MCCJ expresses their deepest condolences to the family of Arva Moore Parks McCabe
MCCJ MOURNS THE PASSING OF 1969 SILVER MEDALLION AND FORMER CITY OF MIAMI MAYOR MAURICE A. FERRÉ.
September 19, 2019
The visionary leader held public office six consecutive terms, spanning his position as City Mayor for more than a decade. Many consider Ferré the “father of Modern-Day Miami.”
He led Miami during difficult and tumultuous times, while helping shape the city’s future as a business center and the gateway to Latin America. He was born in 1935, the year MCCJ was founded. MCCJ honored Maurice Ferré with its coveted Silver Medallion Award in 1969.
MCCJ MOURNS THE PASSING OF 2007 SILVER MEDALLION SISTER JEANNE O’LAUGHLIN
November 28, 2018
Today and always, we will remember Sister Jeanne O’Laughlin, who received the MCCJ Clergy Silver Medallion Humanitarian Award for her many years of service to South Florida. The Silver Medallion couldn’t have gone to a more qualified individual. Her compassion, intellect and heart have contributed towards building a more inclusive and diverse community. We shall always keep Sister Jeanne close to our hearts, and will think of her when we need to go the extra mile as we continue the work that we’ve set out to accomplish in our community. Read Sister O’Laughlin’s Obituary in the Miami Herald.
MCCJ CHAIR EMERITUS DAVE LAWRENCE HONORED
May 9, 2018
Our Chair Emeritus, Dave Lawrence, was recently honored with a Florida Blue Sapphire Award in Orlando, Florida. This award was given for his efforts to improve the lives of children in Florida; he was one of only four finalists in the Individual category. The 13th annual Sapphire Awards, presented at the 2018 Florida Blue (BCBS) Community Health Symposium, recognized exemplary leadership, innovation and demonstrated successes in community health by individuals, non-profit organizations and programs in Florida. Lawrence currently serves as chair of The Children’s Movement of Florida, a citizen-led, non-partisan grassroots movement of Floridians focusing on increased investment in the first five years of all children. The following video captures the impact Dave has had on quality early childhood education and health care in Florida.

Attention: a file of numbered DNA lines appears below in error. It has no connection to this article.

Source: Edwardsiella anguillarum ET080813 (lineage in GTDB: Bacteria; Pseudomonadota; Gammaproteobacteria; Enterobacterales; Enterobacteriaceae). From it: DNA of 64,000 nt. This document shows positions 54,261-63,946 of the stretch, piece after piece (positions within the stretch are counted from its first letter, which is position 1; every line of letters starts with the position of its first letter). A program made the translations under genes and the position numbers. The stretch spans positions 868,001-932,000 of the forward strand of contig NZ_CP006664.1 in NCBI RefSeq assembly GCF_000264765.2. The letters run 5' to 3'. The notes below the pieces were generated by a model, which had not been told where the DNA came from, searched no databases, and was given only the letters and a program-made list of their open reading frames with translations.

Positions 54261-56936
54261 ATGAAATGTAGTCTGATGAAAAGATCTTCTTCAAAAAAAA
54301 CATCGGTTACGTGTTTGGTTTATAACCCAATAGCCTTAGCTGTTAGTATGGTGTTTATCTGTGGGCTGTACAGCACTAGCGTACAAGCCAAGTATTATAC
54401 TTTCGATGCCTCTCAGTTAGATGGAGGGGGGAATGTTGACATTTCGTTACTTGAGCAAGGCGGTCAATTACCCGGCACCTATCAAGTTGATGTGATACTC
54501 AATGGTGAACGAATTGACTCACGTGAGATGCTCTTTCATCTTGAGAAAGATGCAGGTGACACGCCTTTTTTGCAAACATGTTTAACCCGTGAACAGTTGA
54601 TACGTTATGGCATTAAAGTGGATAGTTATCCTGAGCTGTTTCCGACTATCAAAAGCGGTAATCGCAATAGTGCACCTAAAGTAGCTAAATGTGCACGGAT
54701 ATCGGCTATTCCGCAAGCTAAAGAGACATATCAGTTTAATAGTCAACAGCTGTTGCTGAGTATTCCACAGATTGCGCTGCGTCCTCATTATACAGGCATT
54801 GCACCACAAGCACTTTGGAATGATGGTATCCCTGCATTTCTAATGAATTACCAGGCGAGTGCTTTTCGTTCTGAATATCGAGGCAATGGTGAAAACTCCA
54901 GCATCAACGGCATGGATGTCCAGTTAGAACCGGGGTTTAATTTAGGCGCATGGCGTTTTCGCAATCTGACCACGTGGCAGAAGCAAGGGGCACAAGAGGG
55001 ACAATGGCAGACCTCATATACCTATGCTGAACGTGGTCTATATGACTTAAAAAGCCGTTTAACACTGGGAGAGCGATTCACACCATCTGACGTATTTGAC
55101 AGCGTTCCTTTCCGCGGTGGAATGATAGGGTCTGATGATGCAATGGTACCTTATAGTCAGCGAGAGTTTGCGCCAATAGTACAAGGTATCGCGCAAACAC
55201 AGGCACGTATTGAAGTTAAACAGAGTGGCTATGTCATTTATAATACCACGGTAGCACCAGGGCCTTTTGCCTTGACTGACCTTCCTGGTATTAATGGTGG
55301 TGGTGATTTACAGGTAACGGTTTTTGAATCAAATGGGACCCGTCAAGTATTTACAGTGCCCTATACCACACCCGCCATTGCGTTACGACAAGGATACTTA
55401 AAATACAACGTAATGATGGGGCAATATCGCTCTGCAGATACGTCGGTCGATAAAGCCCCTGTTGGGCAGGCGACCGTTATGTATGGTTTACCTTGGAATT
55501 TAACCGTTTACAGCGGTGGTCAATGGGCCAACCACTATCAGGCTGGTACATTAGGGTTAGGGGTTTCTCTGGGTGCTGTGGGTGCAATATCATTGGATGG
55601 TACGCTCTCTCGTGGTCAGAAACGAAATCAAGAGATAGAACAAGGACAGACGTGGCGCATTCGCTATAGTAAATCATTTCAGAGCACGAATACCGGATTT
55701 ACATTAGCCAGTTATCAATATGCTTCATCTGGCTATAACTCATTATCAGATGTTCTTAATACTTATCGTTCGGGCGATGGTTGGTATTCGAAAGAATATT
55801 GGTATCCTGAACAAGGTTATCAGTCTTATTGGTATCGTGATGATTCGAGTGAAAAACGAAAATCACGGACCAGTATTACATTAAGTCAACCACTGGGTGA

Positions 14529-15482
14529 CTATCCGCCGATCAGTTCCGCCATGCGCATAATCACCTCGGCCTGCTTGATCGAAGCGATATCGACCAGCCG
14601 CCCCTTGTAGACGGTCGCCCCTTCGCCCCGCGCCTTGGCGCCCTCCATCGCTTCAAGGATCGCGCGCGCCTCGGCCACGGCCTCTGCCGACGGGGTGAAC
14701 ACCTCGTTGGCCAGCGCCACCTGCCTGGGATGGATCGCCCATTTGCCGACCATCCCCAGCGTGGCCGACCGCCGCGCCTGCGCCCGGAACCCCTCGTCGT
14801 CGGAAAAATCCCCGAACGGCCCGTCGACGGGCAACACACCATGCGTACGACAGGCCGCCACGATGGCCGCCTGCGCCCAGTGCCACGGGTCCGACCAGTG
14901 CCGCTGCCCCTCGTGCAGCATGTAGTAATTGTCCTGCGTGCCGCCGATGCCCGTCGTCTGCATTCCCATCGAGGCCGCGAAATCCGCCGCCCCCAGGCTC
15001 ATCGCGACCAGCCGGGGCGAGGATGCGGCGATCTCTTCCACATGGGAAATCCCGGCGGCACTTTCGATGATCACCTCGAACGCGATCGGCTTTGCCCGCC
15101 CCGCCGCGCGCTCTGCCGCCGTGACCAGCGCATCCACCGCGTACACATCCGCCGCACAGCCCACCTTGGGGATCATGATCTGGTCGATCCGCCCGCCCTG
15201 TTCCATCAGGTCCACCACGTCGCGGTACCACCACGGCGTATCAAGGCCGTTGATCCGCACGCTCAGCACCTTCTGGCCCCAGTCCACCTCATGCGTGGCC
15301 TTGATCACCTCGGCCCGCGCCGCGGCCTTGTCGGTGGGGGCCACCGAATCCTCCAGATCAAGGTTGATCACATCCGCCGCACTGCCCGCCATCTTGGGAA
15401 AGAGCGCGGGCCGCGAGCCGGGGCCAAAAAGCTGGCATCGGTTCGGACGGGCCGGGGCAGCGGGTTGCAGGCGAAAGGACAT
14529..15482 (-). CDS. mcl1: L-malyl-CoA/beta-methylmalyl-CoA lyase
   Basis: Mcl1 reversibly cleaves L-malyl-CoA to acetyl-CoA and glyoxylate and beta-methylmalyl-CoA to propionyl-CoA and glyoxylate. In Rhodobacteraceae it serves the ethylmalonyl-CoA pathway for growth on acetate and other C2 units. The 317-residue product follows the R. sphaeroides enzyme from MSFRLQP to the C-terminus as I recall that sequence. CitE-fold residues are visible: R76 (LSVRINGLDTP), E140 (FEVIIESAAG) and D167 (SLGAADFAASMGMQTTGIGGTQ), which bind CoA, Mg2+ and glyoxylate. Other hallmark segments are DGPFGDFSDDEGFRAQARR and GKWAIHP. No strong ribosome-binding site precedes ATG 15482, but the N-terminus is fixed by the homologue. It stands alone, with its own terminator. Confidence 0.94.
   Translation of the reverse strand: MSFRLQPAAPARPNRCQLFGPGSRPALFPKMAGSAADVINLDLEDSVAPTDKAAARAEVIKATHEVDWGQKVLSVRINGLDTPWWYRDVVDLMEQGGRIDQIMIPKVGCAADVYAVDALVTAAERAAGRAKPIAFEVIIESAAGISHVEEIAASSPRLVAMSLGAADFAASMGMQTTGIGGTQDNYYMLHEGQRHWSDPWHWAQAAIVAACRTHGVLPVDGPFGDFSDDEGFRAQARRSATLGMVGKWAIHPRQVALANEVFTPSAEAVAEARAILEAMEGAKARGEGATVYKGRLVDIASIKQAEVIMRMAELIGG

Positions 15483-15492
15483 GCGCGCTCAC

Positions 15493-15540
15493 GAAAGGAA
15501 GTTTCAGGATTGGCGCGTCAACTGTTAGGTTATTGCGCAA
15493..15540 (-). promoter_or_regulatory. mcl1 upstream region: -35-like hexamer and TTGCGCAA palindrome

That’s what should concern us now. When the nightly dance of angry protesters, opportunistic criminals and inept police clashing over the shooting of unarmed black teenager Michael Brown finally ends, what steps should civic-minded people take to address the ongoing abuse of African Americans by the criminal injustice system? Not just in Ferguson, Mo., but in America? Read more.
FABIOLA SANTIAGO: THESE BRATS NEED A HARD LESSON
MIAMI HERALD, August 19, 2014
The break-in at the Coral Gables home of Miami Heat guard Ray Allen and his family matters on a slew of fronts.
The case holds up a mirror — and what one sees is troubling: What kind of society raises college-bound 18-year-olds who think that it’s okay to break into someone’s house because it looks empty and they’re “curious” about how a basketball player lives?
Ours does. Let’s, at least, face that fact. Some of us have raised a generation of self-entitled brats. Read more.
Like at other summer camps, the young people who spent a week at MetroTown last month put on skits and competed in sports. But the purpose of MetroTown, unlike a typical recreational summer camp, is to teach students empathy. Students engaged in camp-wide discussions on race, diversity, gender, sexuality and religion…Read more.
MCCJ WORKS TO EMBRACE DIVERSITY IN THE MIAMI COMMUNITY
Miami Herald, August 1, 2013
MCCJ is hosting a monthly book club this summer, using books to get people comfortable talking about difficult issues in Miami, like race, immigration and religion. The idea is that after reading about different cultures, participants will feel at ease talking about their differences and learning about their neighbors….Read more
SEEKING THE AMERICAN DREAM
Miami Herald, July 21, 2013
Please read this message from MCCJ to the community following the verdict in the George Zimmerman Trial. Read more.
JOHN QUIÑONES IS HONORED BY MCCJ
WPLG May 6, 2013
ABC News anchor John Quiñones is honored by MCCJ with the Headliner Award for excellence in journalism. In an interview with Local 10, Quiñones explains the societal issues he explores in his What Would You Do? series, and how MCCJ has used dilemmas presented in his show to spark dialogue.
METROTOWN SUMMER CAMP TEACHES TEENS ABOUT TOLERANCE
Miami Herald, August 15, 2012
Gathered in a St. Thomas University conference room, about 50 high school students recently took turns yelling, “Jew, Christian, Muslim, Atheist.” They were trying to guess the religions of five people sitting on a panel, all religious leaders in the community. Called Guess My Faith, the interactive game is designed to teach the students about different faiths, and be mindful of their differences…Read more.